Parashat Balak

June 30, 2023Blair C. Marks

This week we encounter the strange tale of Balak (king of Moab,) Balaam (a non-Israelite prophet,) and Balaam’s she-donkey, who, like most of the females in the Torah, has no name. Let’s call her Jennie, which, after all, is the term for a she-donkey. 

Forty years of wandering in the wilderness are coming to an end. The Israelites are working their way North; they will ultimately cross the Jordan River from the plains of Moab. Along the way, they request free passage through the land of the Amorites, promising not to stray into the fields or vineyards, nor drink water from the wells. But Amorite King Sihon attacks them instead, and the Israelites then conquer the Amorites. Perhaps a little hospitality from King Sihon would have been a better option.

King Balak sees the Israelites heading his way, and he is afraid the same thing will happen to his kingdom as to his Amorite southern neighbors. He turns to supernatural intervention, sending messengers to ask Balaam, a leading prophet of the day, to curse the Israelites. But when G-d warns Balaam: “You must not curse that people, for they are blessed,” Balaam refuses Balak’s request.

King Balak tries again, this time sending his “A-list” dignitaries and offering Balaam rich rewards if he will come and curse the Israelites. Balaam eventually goes, even while protesting that he cannot do anything contrary to what G-d tells him. 

But something unusual happens on the road back to King Balak…..

Remember Jennie, the she-donkey? Jennie spots an angel holding a sword blocking their way, and she swerves off the path. Balaam, who does not see the angel, gets angry and beats Jennie to get her back on the road. The angel appears again and Jennie veers to one side, squeezing Balaam’s foot between two vineyard walls. Balaam beats her again. The third time the angel appears, the path is so narrow that Jennie just lays down in place. Balaam beats her yet again.

Jennie has now had enough, and she’s not going to take it. She asks Balaam, “What have I done to you that you have beaten me three times?” She reminds him that he has been riding her for a very long time (in other words, he knows her), and she asks if she has been in the habit of doing this sort of thing to him. When Balaam (apparently unsurprised that Jennie can talk) answers, “no,” G-d lets Balaam see the angel, who chastises Balaam for his behavior and says that if Jennie had not shied away, Balak would have been killed.  

Rabbi Lawrence Kushner explains that this story is “about being (1) rerouted (swerving off the path), (2) squeezed, and finally, (3) stopped until you get your eyes opened and see what’s really going on.”1 We need to pay attention!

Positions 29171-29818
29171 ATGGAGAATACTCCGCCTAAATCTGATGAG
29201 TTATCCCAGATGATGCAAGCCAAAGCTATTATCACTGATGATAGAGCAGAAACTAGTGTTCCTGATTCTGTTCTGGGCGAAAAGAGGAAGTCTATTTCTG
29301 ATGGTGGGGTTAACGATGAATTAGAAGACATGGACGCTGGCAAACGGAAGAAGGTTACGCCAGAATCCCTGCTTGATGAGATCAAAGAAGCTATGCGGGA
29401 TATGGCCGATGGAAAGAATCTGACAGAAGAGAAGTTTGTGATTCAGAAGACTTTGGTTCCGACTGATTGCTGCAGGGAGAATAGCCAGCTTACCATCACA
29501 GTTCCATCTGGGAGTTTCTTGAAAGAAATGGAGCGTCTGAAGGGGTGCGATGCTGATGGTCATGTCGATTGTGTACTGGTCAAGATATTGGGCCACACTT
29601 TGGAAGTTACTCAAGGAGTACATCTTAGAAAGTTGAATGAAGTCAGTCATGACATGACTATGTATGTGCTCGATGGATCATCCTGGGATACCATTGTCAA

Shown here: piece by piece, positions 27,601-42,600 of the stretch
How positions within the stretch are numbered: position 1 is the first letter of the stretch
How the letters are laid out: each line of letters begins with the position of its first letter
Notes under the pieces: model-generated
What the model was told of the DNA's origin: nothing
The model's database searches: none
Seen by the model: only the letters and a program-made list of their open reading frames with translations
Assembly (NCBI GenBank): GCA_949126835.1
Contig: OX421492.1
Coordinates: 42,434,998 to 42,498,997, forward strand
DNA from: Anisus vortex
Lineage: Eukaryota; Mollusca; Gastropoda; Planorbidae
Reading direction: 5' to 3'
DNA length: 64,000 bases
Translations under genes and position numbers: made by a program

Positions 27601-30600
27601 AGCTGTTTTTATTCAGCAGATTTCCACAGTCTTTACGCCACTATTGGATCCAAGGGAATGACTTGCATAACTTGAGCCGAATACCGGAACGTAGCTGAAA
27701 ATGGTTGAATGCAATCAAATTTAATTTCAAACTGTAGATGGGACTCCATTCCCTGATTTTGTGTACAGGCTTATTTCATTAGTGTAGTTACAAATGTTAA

Ultimately, Balaam does meet King Balak, having been warned and reminded by the angel that he is only to say what G-d tells him to. 

At three different locations overlooking the Israelite encampments, King Balak repeatedly demands that Balaam curse the Israelites…but Balaam instead offers poetic blessings. At their third stop, Mt. Peor, he is inspired by G-d to invoke the words: “How fair are your tents, O Jacob, Your dwellings, O Israel……” the words of Mah Tovu with which we begin morning prayers every day, thousands of years later. Rabbi Lisa Greene explains that these words “remind us to look out, to open our eyes, to view and see the broader scene, even as we focus on our personal expressions of prayer. Even as Balaam did, we can see the expanse of our great community with awe!”

So, what might we learn from this story of King Balak, Balaam the prophet, and Jennie the she-donkey?

  1. A little hospitality might go a long way. If Amorite King Sihon had allowed the Israelites to pass, who knows whether the outcome might have been different? Can we be more welcoming to strangers? Can we find ways to say yes instead of saying no?
     
  2. Wisdom can come from unexpected places. Balaam never considered that Jennie, his she-donkey, might have a good reason for what she was doing. How often do we ourselves jump to conclusions without all the relevant information? If someone suddenly starts behaving strangely, maybe we should ask why…they may know something we should know too! As Rabbi Kushner said, look around and see what’s REALLY going on!
     
  3. Stand up for what’s right…and having an angel on your side doesn’t hurt! Jennie told Balaam she was not going to accept his abuse, and the angel doubled down on her behalf. Like the angel, we can all be upstanders.
     
  4. Look at the big picture….and look for blessings, not curses. Rabbi (Philip) Flip Rice says, “Overcoming challenges can shape you into a stronger, more loving, more compassionate person. Those who focus only on the negative, tend to only see the curses in their lives. Focusing on the positive helps you learn from what is plaguing...Sometimes you have to strain to see even a slightly positive aspect in your situation, but when you find it, grab on to it! Focus on it repeatedly, throughout the day, day after day, and in time, you may come to know the blessings hidden beneath it.”3

May we strive to be more open-minded and welcoming, seek to understand the big picture and what’s really going on, stand up for what’s right, and recognize the blessings in our lives.

References

1 Balaam’s Talking Ass, D’var Torah by Rabbi Lawrence Kushner, https://reformjudaism.org/learning/torah-study/torah-commentary/balaams-talking-ass

2 Daver Archer by Rabbi Lisa S. Greene, https://reformjudaism.org/learning/torah-study/torah-commentary/balaams-talking-ass

3 A Funny Thing Happened on the Way to Curse the Children of Israel, D’var Torah by Rabbi Philip Rice,  https://reformjudaism.org/learning/torah-study/torah-commentary/funny-thing-happened-way-curse-children-israel

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